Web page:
Once I moved out of my parents’ home, I had to start cooking for myself. While living in Medford, my home-cooked meals stayed fairly simple and conservative, featuring a lot of pasta because that was easy to make, and including at least one frozen dinner a week and at least one can of chunky soup as a stew-like base. Boxed couscous and rice pilaf were also regular items. I did however also make a point of buying frozen vegetables and mixing them in or having them on the side; I also started taking a daily vitamin supplement, just in case.

In Seattle, my cooking and eating menus have slowly expanded even more over the years. I’m now more willing to try new foods or foods I rejected in the past often without trying them. I’ve also been a little more ambitious about cooking. In 2003, I decided I would invite a bunch of friends over for Easter dinner and make chicken cordon bleu, which I’d never done before, and it turned out fine. I stopped buying frozen dinners and started buying more fresh meat to keep in the freezer and prepare for myself. Out for lunch at a mall one day, I decided to try a grilled chicken sandwich that included spinach on it, and found it quite tasty, so I’ve since added spinach into my regular home menu, both uncooked as a substitute for lettuce on sandwiches and cooked with various meals. Pasta is still a staple of my diet but I found some meals took long enough preparation that it was worthwhile taking the time to bake potatoes, too. I not only started using recipes out of cookbooks, but also felt able to experiment and adapt them to what I had on hand. I’m now at a point where even though I often don’t feel like cooking, or feel like it’ll take longer than I want to spend in order to get a meal, I’m always happier for making the effort and cooking a decent meal instead of falling back on something like a pseudo-stew made from chunky soup with macaroni and frozen vegetables added.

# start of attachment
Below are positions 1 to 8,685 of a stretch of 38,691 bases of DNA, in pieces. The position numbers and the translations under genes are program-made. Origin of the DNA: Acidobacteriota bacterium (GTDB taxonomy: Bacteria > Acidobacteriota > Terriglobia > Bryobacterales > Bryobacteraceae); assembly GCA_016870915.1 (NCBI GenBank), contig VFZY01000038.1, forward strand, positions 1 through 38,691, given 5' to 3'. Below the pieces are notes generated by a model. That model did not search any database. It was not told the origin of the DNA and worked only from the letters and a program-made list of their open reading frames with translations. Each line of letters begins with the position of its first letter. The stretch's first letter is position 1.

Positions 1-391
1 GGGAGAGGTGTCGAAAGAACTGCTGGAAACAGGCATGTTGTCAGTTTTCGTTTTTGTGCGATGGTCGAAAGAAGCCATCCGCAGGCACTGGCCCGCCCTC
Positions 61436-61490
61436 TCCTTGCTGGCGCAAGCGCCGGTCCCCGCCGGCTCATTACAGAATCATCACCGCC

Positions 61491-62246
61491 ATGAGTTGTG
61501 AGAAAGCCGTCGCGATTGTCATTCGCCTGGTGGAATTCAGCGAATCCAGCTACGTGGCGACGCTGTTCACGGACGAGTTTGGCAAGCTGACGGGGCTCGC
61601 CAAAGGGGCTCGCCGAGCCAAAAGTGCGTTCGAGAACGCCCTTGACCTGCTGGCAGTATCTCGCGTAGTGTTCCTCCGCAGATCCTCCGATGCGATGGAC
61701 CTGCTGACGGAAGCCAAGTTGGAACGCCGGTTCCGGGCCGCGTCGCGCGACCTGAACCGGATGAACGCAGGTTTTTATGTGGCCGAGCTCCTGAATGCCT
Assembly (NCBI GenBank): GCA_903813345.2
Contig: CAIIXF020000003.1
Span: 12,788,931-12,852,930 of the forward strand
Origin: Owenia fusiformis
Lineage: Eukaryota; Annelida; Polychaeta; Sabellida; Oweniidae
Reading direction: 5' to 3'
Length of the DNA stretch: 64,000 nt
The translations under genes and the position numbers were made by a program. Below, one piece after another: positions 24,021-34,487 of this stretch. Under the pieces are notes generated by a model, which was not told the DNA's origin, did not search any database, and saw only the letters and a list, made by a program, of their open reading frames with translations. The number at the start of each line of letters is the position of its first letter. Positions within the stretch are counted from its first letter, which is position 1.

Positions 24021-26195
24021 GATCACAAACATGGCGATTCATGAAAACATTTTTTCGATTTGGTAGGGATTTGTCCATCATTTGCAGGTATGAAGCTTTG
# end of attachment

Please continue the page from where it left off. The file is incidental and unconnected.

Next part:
Finally, I’d be remiss if I didn’t mention ice cream. I’ve always loved ice cream, and my family almost always kept ice cream on hand for dessert, as well as often going out to ice cream stands during the summer. So naturally as an adult I continued to keep ice cream at home for myself. A couple years ago, I made some idle remarks about how I should learn how to make my own ice cream, and Tony and Farida gleefully took me at my word and bought me an ice cream mixer. It turns out that homemade ice cream is much better than store-bought ice cream. I actually eat less now than I used to because I feel obliged to make it myself rather than buy some at the store, so that means I have to take the time to make it. (Similarly, I used to always have cookies on hand for snacking, but I came to feel that homemade cookies were better-tasting and better-quality, and so I rarely buy cookies anymore and only have them when I make a batch.) Plus, bringing homemade ice cream to a party always makes me popular. Now I just have to figure out how to make an ice cream cake, per Farida’s request…